Project 2 — DARS-NIC-165012-9JHGZ

Opt outs honoured: Y, N

Sensitive: Non Sensitive, and Sensitive

When: 2016/04 (or before) — 2016/11.

Repeats: Ongoing

Legal basis: Section 251 approval is in place for the flow of identifiable data

Categories: Identifiable

Datasets:

  • MRIS - Cohort Event Notification Report
  • MRIS - Cause of Death Report
  • MRIS - Flagging Current Status Report
  • MRIS - Scottish NHS / Registration

Objectives:

Linkage of SSNAP patient records with ONS death data, to determine patient outcomes (such as survival at 30 days, 6 months and 1 year post stroke), so that the quality of care delivered can be compared with the outcome for patients and linkage with HES data to identify readmissions and further strokes (again so that the quality of care can be compared with the outcome for patients) as well as the case ascertainment of audit participants (the proportion of their coded stroke patients which are recorded in the audit), which is important for contextualising the outcomes. Teams submitting data to SSNAP will be updated with death data via the same secure system they enter the patient identifiable audit data into. Teams are required to carry out a six month follow-up assessment of patients and accessing the death data is important so that teams can know which patients to contact for the appointment. The data will also be used for producing outcome statistics at various levels including at national level, CCG level and hospital level where appropriate. Any data reported on is carefully considered in terms of whether it could be potentially identifiable and advice is given on how the outputs should be interpreted.


Project 3 — DARS-NIC-312474-H5Q0T

Opt outs honoured: Y

Sensitive: Sensitive

When: 2016/04 (or before) — 2016/08.

Repeats: Ongoing

Legal basis: Section 251 approval is in place for the flow of identifiable data

Categories: Identifiable

Datasets:

  • MRIS - List Cleaning Report

Benefits:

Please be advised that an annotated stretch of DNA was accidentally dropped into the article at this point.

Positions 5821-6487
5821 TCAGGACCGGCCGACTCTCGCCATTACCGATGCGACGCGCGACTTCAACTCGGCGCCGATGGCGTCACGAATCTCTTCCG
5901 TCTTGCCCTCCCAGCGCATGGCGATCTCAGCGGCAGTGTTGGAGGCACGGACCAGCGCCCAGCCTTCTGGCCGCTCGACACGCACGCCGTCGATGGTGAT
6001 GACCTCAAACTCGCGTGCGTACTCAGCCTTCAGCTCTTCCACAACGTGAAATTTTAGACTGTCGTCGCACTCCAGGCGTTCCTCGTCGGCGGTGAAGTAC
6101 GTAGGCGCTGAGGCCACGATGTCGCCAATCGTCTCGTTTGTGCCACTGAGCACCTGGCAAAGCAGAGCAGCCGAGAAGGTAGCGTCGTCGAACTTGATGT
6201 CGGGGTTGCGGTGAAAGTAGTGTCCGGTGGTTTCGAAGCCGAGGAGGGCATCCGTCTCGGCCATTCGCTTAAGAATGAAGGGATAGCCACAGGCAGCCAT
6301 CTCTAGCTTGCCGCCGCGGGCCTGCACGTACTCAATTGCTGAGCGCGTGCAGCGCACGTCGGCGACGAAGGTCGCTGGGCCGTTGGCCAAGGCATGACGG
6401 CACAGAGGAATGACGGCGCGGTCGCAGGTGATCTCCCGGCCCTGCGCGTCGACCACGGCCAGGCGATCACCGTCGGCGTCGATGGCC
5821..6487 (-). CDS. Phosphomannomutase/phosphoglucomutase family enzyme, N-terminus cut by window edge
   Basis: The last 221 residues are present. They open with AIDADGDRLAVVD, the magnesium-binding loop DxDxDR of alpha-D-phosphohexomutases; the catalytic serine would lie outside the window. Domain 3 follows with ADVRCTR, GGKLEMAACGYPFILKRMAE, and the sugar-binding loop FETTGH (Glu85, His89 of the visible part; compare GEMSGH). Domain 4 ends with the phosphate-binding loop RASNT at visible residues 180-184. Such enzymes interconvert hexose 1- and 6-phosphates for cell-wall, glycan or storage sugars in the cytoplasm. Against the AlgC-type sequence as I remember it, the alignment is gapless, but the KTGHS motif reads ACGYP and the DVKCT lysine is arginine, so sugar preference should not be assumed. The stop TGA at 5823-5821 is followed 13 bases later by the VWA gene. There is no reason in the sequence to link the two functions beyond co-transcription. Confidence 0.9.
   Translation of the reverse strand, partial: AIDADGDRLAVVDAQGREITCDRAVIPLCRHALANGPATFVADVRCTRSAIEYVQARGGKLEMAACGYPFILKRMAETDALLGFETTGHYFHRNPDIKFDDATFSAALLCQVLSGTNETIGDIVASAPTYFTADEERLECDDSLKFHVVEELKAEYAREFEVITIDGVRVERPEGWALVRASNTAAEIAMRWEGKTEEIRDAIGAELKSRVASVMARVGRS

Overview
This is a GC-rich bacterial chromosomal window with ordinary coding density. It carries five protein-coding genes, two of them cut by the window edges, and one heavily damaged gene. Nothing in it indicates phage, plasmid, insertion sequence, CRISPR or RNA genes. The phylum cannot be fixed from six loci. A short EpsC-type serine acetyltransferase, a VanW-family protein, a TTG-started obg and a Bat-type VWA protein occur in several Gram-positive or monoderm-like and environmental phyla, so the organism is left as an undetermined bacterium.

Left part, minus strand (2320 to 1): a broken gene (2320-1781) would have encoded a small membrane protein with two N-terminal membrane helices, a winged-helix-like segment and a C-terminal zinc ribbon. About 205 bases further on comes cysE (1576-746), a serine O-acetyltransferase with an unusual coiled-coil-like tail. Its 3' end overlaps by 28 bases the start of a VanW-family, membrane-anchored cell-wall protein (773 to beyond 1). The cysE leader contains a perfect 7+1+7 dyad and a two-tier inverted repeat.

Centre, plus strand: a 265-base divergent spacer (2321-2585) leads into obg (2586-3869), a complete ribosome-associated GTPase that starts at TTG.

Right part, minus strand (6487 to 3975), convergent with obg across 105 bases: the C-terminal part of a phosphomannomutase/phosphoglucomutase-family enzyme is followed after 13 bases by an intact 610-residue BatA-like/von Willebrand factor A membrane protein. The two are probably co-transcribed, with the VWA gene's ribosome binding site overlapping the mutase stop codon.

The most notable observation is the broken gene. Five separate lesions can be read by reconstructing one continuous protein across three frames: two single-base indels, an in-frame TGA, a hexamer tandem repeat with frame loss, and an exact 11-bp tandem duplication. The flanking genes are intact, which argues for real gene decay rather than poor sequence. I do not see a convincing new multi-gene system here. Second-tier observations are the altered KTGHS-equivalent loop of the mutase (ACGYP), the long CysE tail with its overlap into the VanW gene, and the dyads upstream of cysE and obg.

As part of the Falls and Fragility Fracture Audit Programme (FFFAP) within the Clinical Effectiveness and Evaluation Unit at the RCP, the NHFD has now developed into a comprehensive quality improvement initiative and combines several elements: • description of facilities and practice in different units around the country • audit of practice against the NICE quality standard for hip fracture (QS16) • performance evaluation to support Monitor’s Best Practice Tariff (BPT) • support for clinical governance in individual hospitals • metrics to support patient safety monitoring • identification of outlier hospitals in respect of patient outcome • a framework to support local and national audit work • an infrastructure for scientific and research work • a resource of specialist information, expertise and networking. The data requested in this application will support • More accurate risk-adjustment when comparing hospital performance, where linkage to HES will allow better measurement and adjustment for patient comorbidity. This would enable clinicians to identify patients with the highest risk of poorer outcomes – leading to better care and better delivery of services (value for money) • Measurement of the impact of hospital hip fracture care on long-term outcomes, where linkage to HES will allow measurement of long-term outcomes such as readmission to hospital and future hip fractures. This will generate important knowledge that will inform the allocation of resources for hip fracture care leading to better commissioning and value for money. • Measurement of the rate of return to independent living vs. residential care following a hip fracture. This is a key outcome of care. Each of the NHFD and HES database individually have shortcomings that can be overcome by using linked data. This will be useful to clinicians and commissioners involved in design and funding of intermediate, rehabilitation and social care leading to better commissioning and value for money. • More accurate estimation of case-ascertainment (i.e., number and % of hip fracture patients recorded in NHFD). Targeted action could be taken to inform hospitals with incomplete case-ascertainment this will lead to better future audit and hence more robust benefits derived from it.